Any monkey with a computer could do turn rate analysis for their store. You figure out how many times an item or category has sold in a year, you cut what doesn't perform to your liking. It's a no brainer (although few do it). What's really hard, and what I've just now, after five years, started managing, is what I call everbrown product.
Evergreen product is the stuff that will absolutely, no matter what, always sell. Black spray primer, the D&D Player's Handbook, Warhammer 40K starter set, Settlers of Catan. If you need a few bucks to push an order into free freight territory (minimum order for free shipping), these are your palls. Having an extra one on the shelf is not a hardship. Besides evergreen product, there's regular stuff that's either new, or has a proven track record. This makes up the vast majority of an order. Everbrown, as I call it, does not perform to expectations, but will always sell, eventually. Many, many classic hobby games fit into this category, and when someone complains about a good game store gone bad, it's usually when they lack the customers favorite everbrown.
I numbers guy like myself might dump everbrown. It doesn't perform, right? It hasn't hit its numbers. Yet, it's kind of like an older employee who might have slowed down a bit, but is a font of knowledge. He's a resource, a touchstone for older clients. He knows things. He adds gravitas to the organization. Games that are everbrown are classic hobby games that deserve to stick around a bit longer because they offer this kind of completeness to the picture. My everbrowns include a lot of Avalon Hill titles, games like Poison by Knizia, and an awful lot of Fantasy Flight Games. In the role-playing world it might include core books for marginal games.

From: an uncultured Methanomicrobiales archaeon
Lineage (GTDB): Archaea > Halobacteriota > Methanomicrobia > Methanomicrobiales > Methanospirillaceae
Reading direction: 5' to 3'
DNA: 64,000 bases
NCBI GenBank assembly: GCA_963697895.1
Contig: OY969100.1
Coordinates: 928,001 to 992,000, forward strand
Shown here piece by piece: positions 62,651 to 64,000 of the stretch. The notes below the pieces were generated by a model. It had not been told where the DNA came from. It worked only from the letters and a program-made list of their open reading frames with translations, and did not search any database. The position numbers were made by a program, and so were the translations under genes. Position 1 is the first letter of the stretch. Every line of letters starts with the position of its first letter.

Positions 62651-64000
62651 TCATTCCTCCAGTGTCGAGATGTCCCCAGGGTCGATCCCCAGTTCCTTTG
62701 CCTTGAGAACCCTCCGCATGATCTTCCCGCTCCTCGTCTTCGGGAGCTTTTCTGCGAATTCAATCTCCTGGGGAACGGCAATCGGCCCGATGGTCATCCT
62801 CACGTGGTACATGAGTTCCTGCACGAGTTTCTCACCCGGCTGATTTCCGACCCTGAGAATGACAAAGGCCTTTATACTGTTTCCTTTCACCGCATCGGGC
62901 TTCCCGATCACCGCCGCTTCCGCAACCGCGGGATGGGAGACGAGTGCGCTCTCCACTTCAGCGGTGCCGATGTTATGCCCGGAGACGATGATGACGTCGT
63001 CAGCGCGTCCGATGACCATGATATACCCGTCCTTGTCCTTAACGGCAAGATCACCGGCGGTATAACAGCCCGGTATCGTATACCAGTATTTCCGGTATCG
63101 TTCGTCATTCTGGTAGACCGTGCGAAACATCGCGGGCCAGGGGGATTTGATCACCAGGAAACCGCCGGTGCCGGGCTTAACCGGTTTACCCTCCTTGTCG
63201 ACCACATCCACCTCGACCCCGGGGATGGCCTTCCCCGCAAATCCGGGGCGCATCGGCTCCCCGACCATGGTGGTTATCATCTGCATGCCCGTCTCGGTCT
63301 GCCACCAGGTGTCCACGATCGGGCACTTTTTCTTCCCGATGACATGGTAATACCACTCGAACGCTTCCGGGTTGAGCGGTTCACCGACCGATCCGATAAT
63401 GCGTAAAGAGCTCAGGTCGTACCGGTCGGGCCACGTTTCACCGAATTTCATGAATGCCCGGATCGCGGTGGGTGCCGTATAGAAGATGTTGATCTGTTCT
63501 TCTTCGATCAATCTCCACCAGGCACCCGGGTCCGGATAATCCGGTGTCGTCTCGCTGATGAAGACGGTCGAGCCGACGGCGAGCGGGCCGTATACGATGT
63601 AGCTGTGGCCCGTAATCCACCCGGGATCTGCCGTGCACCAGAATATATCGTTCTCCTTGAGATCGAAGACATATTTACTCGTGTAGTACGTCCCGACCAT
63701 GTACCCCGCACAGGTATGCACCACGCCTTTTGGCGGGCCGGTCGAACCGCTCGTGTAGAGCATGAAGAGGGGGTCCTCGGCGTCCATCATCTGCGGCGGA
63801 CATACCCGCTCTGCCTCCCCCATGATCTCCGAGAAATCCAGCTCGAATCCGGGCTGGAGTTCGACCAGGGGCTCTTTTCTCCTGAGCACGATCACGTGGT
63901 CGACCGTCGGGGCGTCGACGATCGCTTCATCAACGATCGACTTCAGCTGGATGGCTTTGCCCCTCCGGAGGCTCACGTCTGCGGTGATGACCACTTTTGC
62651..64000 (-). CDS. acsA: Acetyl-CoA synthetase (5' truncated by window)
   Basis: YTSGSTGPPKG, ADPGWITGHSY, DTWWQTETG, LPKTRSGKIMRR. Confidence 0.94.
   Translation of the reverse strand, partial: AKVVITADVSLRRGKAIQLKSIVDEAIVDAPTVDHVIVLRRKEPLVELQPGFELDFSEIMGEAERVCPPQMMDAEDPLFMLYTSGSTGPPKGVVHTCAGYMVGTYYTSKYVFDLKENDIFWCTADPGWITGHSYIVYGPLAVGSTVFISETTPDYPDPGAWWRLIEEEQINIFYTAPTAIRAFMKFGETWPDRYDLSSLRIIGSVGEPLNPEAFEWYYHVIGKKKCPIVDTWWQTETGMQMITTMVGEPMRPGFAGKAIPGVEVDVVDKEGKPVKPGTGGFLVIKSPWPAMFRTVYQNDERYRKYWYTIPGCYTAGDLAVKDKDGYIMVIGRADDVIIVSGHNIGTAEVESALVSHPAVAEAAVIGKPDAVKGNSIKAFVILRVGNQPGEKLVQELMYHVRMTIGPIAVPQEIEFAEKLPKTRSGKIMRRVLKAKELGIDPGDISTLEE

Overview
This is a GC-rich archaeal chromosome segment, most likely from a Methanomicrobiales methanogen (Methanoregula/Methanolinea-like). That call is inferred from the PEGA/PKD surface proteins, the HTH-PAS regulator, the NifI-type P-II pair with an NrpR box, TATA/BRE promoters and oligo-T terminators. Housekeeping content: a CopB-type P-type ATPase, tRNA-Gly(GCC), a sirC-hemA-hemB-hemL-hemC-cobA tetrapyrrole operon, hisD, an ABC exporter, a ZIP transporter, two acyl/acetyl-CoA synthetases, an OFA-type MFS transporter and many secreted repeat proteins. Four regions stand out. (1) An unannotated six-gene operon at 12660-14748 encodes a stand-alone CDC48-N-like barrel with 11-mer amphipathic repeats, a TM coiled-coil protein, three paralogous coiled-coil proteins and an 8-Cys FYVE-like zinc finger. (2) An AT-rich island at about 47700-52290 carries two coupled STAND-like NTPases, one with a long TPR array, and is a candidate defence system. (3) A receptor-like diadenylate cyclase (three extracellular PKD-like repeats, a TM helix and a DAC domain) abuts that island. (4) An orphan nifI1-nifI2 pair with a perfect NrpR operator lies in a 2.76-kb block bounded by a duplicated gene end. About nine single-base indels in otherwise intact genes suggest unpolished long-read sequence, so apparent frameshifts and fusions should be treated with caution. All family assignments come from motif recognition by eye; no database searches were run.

The key to these games, I've been told, is to rotate them. Rotation is a horrible, wretched concept for a numbers guy. Rotation is somewhat subjective. Rotation means I let something sit out for six months or so, and then I bring it back in. I prefer to lock in a product; it's either good or bad. A really clever point of sale machine would have rotation as an option, but it doesn't. Instead, the purchaser needs to decide when to throw some money at the grey haired product, perhaps forming a pool of money for old codgers that deserve another chance. It's like social security for hobby games. Rotation is hard. Rotation also means when someone calls to ask if we carry a game, we have to check. Rotation is uncertainty, which can drive someone like me a bit mad.
I don't want to call it art, versus the science of product analysis. It's more what they call tradecraft, the information and processes you learn in your trade. Now if I could just find a system to transform that craft into science.